Friday, June 30, 2017


Crowd sourced
For the past two weeks I've been spending much
of my time in transition. Our company is moving
to newer, larger digs three blocks up Broadway.
Moving such a short distance should in theory be
quite easy. However here in Manhattan getting
anywhere from here to there requires the ability
to literally move mountains. Thus at times my
associates and I have faced Herculean challenges.
All of which we've ultimately maneuvered through
against all odds. You see this city is if nothing else
the largest conglomerations of bureaucracies I've
ever seen. Thus everything takes forever to happen.
If and I emphatically repeat if... it happens at all.
Limited access
Few actually realize what goes on behind the
scenes. In essence every office or residential
structure in Manhattan is a city unto itself.
There within a massive staff is tasked with
keeping things moving at THEIR discretion.
Much like any collective it is governed by a
previously established set of rules. That plus
a team of bureaucrats whose sole focus is on
making sure all adhere to them. Don't get me
wrong - everyone is beyond helpful - within
said guidelines. Behind the scenes one can
try to grease the skids. But if caught the end
result could be death by passive aggression.
Joint forces
Now I finally understand what it's like to
work at the United Nations. Negotiating
a lease is akin to enemies reaching detente.
Ultimately everybody gets most of what
they want but getting there can be tough!
Construction is anything but constructive
given every union has it's own set of rules.
Hence it's a miracle that it all gets done in
a timely manner. Arranging for deliveries
requires the same organization skills one
needs to mount a military offensive. Yet
somehow, slowly but surely we're getting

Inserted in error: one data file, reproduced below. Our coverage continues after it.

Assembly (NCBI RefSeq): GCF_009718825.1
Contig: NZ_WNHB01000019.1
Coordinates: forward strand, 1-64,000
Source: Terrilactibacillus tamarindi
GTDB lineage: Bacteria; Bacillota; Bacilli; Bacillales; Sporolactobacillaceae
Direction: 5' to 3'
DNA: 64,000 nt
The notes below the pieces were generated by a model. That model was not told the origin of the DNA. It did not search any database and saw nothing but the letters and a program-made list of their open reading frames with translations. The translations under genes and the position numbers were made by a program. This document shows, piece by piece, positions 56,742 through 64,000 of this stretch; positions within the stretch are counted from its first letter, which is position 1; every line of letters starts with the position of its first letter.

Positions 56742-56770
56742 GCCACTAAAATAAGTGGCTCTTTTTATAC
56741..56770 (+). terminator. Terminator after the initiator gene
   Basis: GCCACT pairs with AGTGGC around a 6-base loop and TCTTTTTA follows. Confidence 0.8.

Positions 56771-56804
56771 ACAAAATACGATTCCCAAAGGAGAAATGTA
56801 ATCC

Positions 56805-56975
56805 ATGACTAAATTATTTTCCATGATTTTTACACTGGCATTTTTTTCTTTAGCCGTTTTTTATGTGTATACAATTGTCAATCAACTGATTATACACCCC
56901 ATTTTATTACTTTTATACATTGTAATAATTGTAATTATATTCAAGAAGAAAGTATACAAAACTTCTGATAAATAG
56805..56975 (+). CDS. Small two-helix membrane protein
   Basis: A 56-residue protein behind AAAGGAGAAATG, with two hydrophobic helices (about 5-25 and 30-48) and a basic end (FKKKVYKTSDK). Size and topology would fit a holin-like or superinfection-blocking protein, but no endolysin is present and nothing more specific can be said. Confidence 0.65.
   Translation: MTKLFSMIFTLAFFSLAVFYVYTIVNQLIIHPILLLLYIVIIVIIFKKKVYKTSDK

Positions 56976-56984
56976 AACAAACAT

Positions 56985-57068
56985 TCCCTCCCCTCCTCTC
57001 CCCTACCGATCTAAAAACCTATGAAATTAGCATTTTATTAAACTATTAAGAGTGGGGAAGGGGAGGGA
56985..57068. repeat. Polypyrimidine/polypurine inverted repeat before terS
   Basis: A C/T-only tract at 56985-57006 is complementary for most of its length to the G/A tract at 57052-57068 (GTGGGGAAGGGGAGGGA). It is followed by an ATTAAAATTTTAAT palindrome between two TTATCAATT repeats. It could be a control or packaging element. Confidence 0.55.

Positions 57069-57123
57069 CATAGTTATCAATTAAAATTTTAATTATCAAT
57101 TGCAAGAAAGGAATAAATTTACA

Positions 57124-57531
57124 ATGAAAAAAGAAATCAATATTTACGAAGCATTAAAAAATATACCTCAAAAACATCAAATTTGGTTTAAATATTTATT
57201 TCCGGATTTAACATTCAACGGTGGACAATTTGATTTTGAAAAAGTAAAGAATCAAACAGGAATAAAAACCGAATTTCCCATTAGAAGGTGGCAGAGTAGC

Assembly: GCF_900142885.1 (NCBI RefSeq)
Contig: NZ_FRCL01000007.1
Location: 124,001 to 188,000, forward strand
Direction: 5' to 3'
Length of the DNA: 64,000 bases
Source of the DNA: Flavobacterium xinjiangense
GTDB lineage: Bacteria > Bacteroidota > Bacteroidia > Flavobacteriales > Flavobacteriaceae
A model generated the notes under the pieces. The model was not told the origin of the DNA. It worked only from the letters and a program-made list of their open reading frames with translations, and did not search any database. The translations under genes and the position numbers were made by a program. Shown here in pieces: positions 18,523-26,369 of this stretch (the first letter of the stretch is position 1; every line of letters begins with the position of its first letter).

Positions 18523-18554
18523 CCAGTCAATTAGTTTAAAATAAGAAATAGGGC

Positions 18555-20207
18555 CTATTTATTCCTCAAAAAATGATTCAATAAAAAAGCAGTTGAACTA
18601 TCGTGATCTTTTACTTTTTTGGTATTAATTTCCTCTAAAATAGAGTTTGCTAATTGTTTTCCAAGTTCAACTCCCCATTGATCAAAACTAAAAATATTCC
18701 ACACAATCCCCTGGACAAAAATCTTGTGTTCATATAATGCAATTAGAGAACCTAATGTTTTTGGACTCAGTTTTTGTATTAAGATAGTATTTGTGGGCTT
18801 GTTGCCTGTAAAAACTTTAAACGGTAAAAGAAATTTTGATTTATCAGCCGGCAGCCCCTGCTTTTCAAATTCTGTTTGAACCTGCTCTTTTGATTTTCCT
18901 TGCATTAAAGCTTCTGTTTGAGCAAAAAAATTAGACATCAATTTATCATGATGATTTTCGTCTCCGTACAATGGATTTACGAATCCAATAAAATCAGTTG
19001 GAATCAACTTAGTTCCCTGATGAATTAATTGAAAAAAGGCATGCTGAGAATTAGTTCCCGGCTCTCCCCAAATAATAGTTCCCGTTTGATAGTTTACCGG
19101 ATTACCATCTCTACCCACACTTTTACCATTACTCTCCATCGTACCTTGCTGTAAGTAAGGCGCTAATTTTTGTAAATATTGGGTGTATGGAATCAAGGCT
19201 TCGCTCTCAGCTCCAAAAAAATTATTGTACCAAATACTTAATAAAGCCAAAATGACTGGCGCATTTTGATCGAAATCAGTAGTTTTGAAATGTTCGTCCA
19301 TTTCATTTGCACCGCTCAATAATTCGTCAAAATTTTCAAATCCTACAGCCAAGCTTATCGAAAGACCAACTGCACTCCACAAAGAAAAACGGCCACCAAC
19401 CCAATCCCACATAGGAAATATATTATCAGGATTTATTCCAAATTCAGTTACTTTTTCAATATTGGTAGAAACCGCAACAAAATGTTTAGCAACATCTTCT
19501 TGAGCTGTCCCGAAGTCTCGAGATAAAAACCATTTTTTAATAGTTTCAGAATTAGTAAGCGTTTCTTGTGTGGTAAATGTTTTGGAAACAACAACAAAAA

closer to our move date. Miracles happen!
Man of the hour
It's been said that it takes a village. Within such
a limited sphere of influence every one has their
job to do. Yesterday I spent a few hours stalking
the UPS man. You see, his route consists of the
thirty plus stories of our new edifice. Having
tracked a missing package we soon realized that
we'd missed our opportunity. However security
at the freight dock confirmed UPS was still in
the building. And so we waited... and waited.
One of us strategically adjacent to his parked
vehicle. The other near the door. Both ready to
pounce. Finally he exited the premises, and we
connected. And trust me... HE DELIVERED!
Smoke & mirrors
As I've said prior, this city consists of hundreds
of villages. Clearly defined domains within it's
broader context. Within the daytime congestion
of midtown Manhattan a block easily becomes
one's world. As we stood along it's curb for an
extended waiting period of time we started to
get to know our neighbors. First the smokers -
those vaporous vagrants in search of a brief bit
of heaven. Next the street people who truly call
this place home. Then of course there are those
interlopers - strangers in paradise who assume
the local rules do not apply to them. Talk about
being in the wrong place at the wrong time!
Tow the line
Why anybody would park on a busy street
and blocking multiple freight docks while
ignoring all of the warning signs baffles me.
Watching said idiots get angry because their
vehicle was ticketed, booted, and towed is
much better than a front seat at a Broadway
matinee. Misery loves company. Hence the
resulting camaraderie amongst we innocent
bystanders only gained momentum as the
drama played itself out before us. Soon it
was over and it was time to move on to our
next moving violation. You see our furniture
arrived an hour early. Now we're in trouble!
Common people
Slowly but surely an army of support staff
is transforming our new corporate abode.
Organizing their combined forces has been
as easy as herding cats. At times our hi-rise
seemed like the tower of Babel. Given we
had no idea of what we (or they) were doing,
translating their individual wants, needs, and
requirements was more than challenging. Yet
after establishing a base level of trust we were
able to work together on the solution. Now, if
only our leaders in Washington could do the
same. Ultimately we all want to get the job
done. It's time to join forces and get moving!